Water Scheme Alarm

Former Regional Cr warns of contamination in KCDC river recharge plan

By Alan Tristram

Former regional councillor Chris Turver warns the Kāpiti District Council’s river recharge plan for summer droughts may cause gradual saltwater contamination of pure underground aquifers.

He’s calling for an urgent review of the $14million recharge plan. He says it depends too much on a heavy ‘draw-down’ from the underground aquifers during drought to recharge the volume of water in the Waikanae river.

Productive bore threatened

He says a consultant’s report recommending closure of one of the most productive and cleanest bores (K13), now showing signs of saltwater contamination, signals a more serious long-term problem.

The KCDC has confirmed it will close the K13 bore in Huiawa Street, Waikanae Beach, but says the risk of saline intrusion is low and will be restricted to the coastal fringe.

He says the KCDC’s admission that one bore is being shut down is a frightening because, once started, saline intrusion is hard to stop.

Mr Turver, who chaired the Greater Wellington Regional Council’s resource consent hearing in late 2004 which granted the KCDC the right to put down the original eight production wells, says the hearing committee built in safeguards to limit the chances of saltwater contamination.

More bores planned

But since then the KCDC has put down more bores and is planning to drill at least a further three large-capacity bores  as part of its river recharge plan.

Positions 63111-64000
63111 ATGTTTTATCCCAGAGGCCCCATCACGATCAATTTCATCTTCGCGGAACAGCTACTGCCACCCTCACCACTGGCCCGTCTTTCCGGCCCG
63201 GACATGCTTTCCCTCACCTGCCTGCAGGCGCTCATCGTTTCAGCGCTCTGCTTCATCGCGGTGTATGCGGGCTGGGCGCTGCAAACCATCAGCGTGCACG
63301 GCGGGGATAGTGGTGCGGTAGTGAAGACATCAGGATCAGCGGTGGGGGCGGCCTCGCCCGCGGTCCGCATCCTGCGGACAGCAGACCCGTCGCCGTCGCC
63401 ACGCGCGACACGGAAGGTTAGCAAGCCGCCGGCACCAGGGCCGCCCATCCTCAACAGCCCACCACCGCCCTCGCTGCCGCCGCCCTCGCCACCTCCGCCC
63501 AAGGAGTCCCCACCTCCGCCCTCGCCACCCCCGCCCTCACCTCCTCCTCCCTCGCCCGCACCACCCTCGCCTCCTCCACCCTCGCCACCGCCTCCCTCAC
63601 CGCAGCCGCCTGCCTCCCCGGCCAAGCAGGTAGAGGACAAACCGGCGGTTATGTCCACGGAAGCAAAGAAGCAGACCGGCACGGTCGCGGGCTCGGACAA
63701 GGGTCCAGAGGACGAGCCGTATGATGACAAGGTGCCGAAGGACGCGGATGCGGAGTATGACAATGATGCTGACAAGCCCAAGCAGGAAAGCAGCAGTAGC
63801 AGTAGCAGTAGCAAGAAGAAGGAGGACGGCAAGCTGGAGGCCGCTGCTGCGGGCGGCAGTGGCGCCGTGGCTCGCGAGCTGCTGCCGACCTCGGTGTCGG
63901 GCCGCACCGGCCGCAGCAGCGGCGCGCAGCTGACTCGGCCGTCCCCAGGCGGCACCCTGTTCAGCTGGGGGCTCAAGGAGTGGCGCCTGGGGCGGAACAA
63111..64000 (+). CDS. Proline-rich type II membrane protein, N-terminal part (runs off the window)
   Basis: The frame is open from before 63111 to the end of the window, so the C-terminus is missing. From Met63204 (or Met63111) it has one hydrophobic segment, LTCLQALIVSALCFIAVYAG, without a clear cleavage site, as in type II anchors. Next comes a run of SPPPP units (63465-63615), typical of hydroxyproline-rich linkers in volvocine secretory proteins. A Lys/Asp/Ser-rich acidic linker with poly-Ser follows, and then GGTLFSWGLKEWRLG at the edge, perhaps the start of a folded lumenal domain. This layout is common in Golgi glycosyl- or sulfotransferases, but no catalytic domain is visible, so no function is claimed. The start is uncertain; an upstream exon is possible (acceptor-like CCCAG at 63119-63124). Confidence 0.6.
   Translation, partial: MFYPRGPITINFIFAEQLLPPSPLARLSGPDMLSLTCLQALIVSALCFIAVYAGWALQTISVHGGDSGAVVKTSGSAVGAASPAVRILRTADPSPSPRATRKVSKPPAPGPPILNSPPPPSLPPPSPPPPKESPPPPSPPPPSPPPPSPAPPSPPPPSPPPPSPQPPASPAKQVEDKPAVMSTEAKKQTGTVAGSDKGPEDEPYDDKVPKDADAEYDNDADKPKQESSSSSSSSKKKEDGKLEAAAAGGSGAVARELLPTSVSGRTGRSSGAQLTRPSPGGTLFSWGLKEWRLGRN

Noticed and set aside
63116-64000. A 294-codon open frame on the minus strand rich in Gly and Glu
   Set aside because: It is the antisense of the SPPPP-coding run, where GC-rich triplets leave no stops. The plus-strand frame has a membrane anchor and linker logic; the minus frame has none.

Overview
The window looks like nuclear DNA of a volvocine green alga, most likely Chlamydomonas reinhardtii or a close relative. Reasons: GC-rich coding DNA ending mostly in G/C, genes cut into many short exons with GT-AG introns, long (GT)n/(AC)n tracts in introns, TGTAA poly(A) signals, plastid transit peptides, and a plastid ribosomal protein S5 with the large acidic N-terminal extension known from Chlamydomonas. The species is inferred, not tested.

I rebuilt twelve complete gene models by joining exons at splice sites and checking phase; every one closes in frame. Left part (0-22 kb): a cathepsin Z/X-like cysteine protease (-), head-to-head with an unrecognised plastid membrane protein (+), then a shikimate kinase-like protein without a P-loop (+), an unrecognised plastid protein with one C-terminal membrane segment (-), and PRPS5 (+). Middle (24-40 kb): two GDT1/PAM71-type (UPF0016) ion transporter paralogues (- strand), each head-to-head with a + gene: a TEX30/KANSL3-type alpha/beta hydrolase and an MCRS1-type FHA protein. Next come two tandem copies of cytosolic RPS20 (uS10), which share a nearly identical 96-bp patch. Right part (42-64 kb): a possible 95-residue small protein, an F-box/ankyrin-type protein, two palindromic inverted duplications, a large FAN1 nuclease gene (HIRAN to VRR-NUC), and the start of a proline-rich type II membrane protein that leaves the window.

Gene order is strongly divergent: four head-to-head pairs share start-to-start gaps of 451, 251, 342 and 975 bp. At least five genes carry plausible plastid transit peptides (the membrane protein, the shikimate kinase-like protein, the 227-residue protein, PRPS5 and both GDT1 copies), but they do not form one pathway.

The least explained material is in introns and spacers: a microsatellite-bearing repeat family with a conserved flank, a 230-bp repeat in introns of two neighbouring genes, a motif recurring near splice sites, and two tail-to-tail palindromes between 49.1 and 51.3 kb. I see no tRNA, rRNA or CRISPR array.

Mr Turver says it’s of particular concern that a KCDC report discloses that the three main aquifer systems in the Waikanae Groundwater Zone are inter-connected, which means that saltwater contamination  in one aquifer could spread into the others.

“If that happens, then the worst-case scenario if the river recharge plan goes ahead is that the quality of one or more of the aquifers is gradually compromised and the water could eventually become undrinkable,” says Mr Turver.

The KCDC is soon to lodge a resource consent application with Greater Wellington Regional Council for an increased ‘take’ from the bore-field for the river recharge system.

Mr Turver says the KCDC will have to prove convincingly that saltwater contamination would not be a problem.

The KCDC has already signalled that some private shallow household bores in the area could lose water in times of drought as the aquifer levels fall through draw-down from the production wells.

 

 


It is not worth gambling with our resources, we need to look longterm and sustainable.
Its not rocket science. Bring on the Dam !!

Oh yes, forgot to add-
In summation, why not just put ratepayers money into something we we can see where our money has gone, that has no possibility of being affected by salt water intrusion, will not be impinged upon by any Maori claim, does not affect aquifer levels, can also be used for electricity generation, will create an aquatic amenity, and is inevitably required in the future- given the high growth rate of this area – a dam.

Given that our Mayor once stated ” We may have to prepare for 2 metre sea level rise…” and the recently announced coastal management plan also is based upon rising sea levels as yet of an unknown amount, then salt water intrusion is highly possible given sea level rise altering the current balance of sea and underground aquifer levels, so who can be sure that the major investment in river recharge system is not another waste of ratepayers money?
The track record of KCDC is to lead us down a path where major cost overruns are then placed upon the ratepayer.
Secondly, if pumping from our aquifers affects current bore users by lowering their levels or causing salinisation, who compensates them? Why does ‘new-kid-on-the-block’ KCDC have greater rights to use aquifer water over current users?
Thirdly given current Maori water rights claims, will it be contested in court whether KCDC has rights to pump water in preference to Maori claims.